The caption of this week’s column is what it is, because I could find no words that could do justice to what I wanted to say. I, therefore, used the easy way that most people in my line of work take - let every reader give a caption of his or her own choosing to the piece being read.
I have spent the last few days sitting in my verandah watching millions of rupees worth of trees go up in smoke. The Margalla Hills resemble a war zone these days as multiple fires race up wooded hillsides destroying government forests. It is hard to believe that in these modern times we have not been able to discover better means of nipping this evil in the bud. Perhaps, it is so because this evil is spawned by the Capital Development Authority and the Forest Department itself to hide their illicit and corrupt practices in cutting and selling quality timber.
The television did show the pitifully equipped CDA employees trying ineffectively to beat out the fires. But if the fire breaks had been maintained and monitored, and enforcement carried out diligently, these incidents could have been avoided.
I had begun to wonder as to the whereabouts of the Islamabad based helicopters that had been used in earlier times to fight lesser conflagrations, when I saw the comforting sight of one of these machines with its water container, flying low towards the hills. My elation soon turned to dismay as this aircraft disappeared towards Murree. A malicious yet comforting thought did cross my mind then that, perhaps, it was the Governor’s House at Murree that was being engulfed by a forest fire.
A couple of days ago, a newspaper headline attributed to the Prime Minister drew my attention. This headline quoted our worthy Chief Executive as saying: “Only conspiracies that threatened democracy will be foiled.” I have stopped getting surprised over such inexplicable utterances made by the gentleman in question, as anything said otherwise is now likely to amaze me. But just to carry the point further, did ‘our man from Multan’ imply that ‘conspiracies’ against national institutions such as the judiciary and others were kosher?
While other areas of Pakistan are suffering more acutely, Lahore and some areas of Islamabad are experiencing eight to nine hours of loadshedding out of 12. I called up the Islamabad Electric Supply Company Complaint related to my area and was amused to hear the frustrated official on duty deliver a choice expletive followed by the disclosure that they were without power too, as the loadshedding was being forced upon them by the main grid at Islamabad.
I could not help but sympathise with the individual, as the words of the Prime Minister rang mockingly in my ears promising the people that there would be no unscheduled loadshedding in the country. I still have not been able to decide what galled me more - no electricity or the fact that those who were running this country (and running it to earth) were liars.
The police of any country are supposed to be the front office of that society. Regretfully, in our case, our cops are not even fit to become the back office of this ‘land of the pure’. I dare the head of the Islamabad Police (let us leave the traffic side out of our argument this time) to randomly pick any 10 policemen from the roads of the federal capital and inspect them. What the Police Chief is likely to see are slouchy, unshaved, sorry looking specimens in wrinkled uniforms, loosely hung belts and caps pushed way back over greasy unwashed hair. Getting into a decent conversation with any one of them would be like talking to someone without an iota of courtesy. This image is accentuated, whenever these individuals are found standing next to the smartly turned out and alert army and military police personnel, who frequently line routes adopted by the Chief of the Army Staff.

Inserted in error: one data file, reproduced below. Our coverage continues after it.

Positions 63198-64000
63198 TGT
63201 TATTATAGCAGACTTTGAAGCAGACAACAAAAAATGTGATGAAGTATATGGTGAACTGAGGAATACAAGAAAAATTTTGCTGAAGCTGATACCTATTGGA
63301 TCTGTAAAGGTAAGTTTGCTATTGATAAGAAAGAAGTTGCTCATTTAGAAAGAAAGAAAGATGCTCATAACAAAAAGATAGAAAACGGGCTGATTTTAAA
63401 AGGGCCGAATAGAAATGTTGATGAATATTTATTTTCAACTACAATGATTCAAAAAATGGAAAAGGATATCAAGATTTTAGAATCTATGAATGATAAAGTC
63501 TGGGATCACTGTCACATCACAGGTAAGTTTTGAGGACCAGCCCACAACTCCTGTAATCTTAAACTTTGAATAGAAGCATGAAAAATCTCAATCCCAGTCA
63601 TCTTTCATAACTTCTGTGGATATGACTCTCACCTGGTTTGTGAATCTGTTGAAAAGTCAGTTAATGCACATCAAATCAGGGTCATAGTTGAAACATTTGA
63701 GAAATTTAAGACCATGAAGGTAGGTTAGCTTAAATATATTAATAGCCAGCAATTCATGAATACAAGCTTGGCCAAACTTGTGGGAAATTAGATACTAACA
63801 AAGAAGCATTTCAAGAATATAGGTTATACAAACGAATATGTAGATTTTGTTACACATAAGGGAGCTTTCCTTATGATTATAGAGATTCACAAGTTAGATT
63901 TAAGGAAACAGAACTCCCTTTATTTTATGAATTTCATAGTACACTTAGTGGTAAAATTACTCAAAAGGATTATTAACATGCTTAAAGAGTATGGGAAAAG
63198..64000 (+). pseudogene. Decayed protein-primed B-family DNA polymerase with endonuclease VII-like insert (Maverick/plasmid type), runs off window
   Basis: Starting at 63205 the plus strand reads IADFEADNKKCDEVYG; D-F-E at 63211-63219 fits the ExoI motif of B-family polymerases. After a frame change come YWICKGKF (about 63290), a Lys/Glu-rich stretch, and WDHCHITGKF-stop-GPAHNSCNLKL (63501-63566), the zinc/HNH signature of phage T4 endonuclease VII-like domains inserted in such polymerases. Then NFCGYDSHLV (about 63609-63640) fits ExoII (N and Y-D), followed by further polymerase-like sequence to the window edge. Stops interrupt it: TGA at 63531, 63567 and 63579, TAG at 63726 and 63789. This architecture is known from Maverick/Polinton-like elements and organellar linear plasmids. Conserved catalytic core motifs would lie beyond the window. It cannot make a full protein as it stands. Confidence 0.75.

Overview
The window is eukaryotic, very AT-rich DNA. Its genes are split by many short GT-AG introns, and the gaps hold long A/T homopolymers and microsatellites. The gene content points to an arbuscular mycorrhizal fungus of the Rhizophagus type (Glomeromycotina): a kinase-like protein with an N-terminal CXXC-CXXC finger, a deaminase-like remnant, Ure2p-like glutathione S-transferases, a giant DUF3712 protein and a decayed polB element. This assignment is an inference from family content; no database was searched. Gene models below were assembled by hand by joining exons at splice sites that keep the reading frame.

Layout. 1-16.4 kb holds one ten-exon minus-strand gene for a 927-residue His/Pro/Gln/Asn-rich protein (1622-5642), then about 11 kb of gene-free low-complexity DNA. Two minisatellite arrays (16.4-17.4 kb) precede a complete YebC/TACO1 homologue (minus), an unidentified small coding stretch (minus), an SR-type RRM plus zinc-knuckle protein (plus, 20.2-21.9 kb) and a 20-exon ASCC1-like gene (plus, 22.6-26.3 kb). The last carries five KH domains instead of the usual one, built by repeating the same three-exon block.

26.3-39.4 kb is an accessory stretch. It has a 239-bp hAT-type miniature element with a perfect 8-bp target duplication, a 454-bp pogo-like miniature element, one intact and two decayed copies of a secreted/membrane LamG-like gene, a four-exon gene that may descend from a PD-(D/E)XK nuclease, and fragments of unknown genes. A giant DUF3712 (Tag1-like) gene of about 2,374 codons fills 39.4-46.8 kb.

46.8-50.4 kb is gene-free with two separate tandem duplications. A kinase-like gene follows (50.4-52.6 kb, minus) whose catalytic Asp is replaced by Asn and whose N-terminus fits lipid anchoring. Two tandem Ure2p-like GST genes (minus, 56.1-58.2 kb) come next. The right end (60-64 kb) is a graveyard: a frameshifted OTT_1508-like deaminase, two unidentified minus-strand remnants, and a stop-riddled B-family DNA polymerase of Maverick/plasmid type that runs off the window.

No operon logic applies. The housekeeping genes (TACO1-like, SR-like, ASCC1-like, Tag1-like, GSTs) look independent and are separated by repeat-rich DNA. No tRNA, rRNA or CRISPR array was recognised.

Firemen have an almost legendary status in the Western countries and a hero like status in society. These individuals are specially selected on the basis of their physical fitness and psychological profiles. They are required to possess leadership qualities similar to the ones desired in young men aspiring to join the armed forces as officers. Once selected, they are trained in schools specially designed for their profession and then must maintain their physical and psychological standards throughout their service with the fire department. In contrast, our fire fighters, though faced with similar dangers as their counterparts overseas, have no status in society nor does their personal appearance inspire children to respond, “Fireman”, when asked as to what would they like to become when grown up.
The country yesterday received the news that the Supreme Court of Pakistan had unequivocally declared Mr Gilani unfit to be the Chief Executive. In more ways than one, this momentous judgment reflected the popular will of the people, raising expectations that it would set into motion a chain reaction of accountability to net a class that has evaded the process since long.
Nonetheless, while the judgment raised judicial esteem to new high, it also generated a sobering question - will the new Prime Minister (if the ruling party submits to the decision of the court) implement the previous Supreme Court judgment, which directs the writing of a letter to Swiss authorities for reopening cases against the President? If not, then are we to witness the beginning of another round?
I was recently labelled as a pessimist by an acquaintance, who went on to say that I should see half-full glasses, instead of half-empty ones. My response to the gentleman was that I would love to do so, given that those responsible provided us with tumblers that were, in the least half full. Until that happens, notwithstanding the fact that I may run out of suitable titles, I shall continue to hold forth in my own manner and the hope that this catharsis will help maintain my sanity.

n    The writer is a freelance columnist.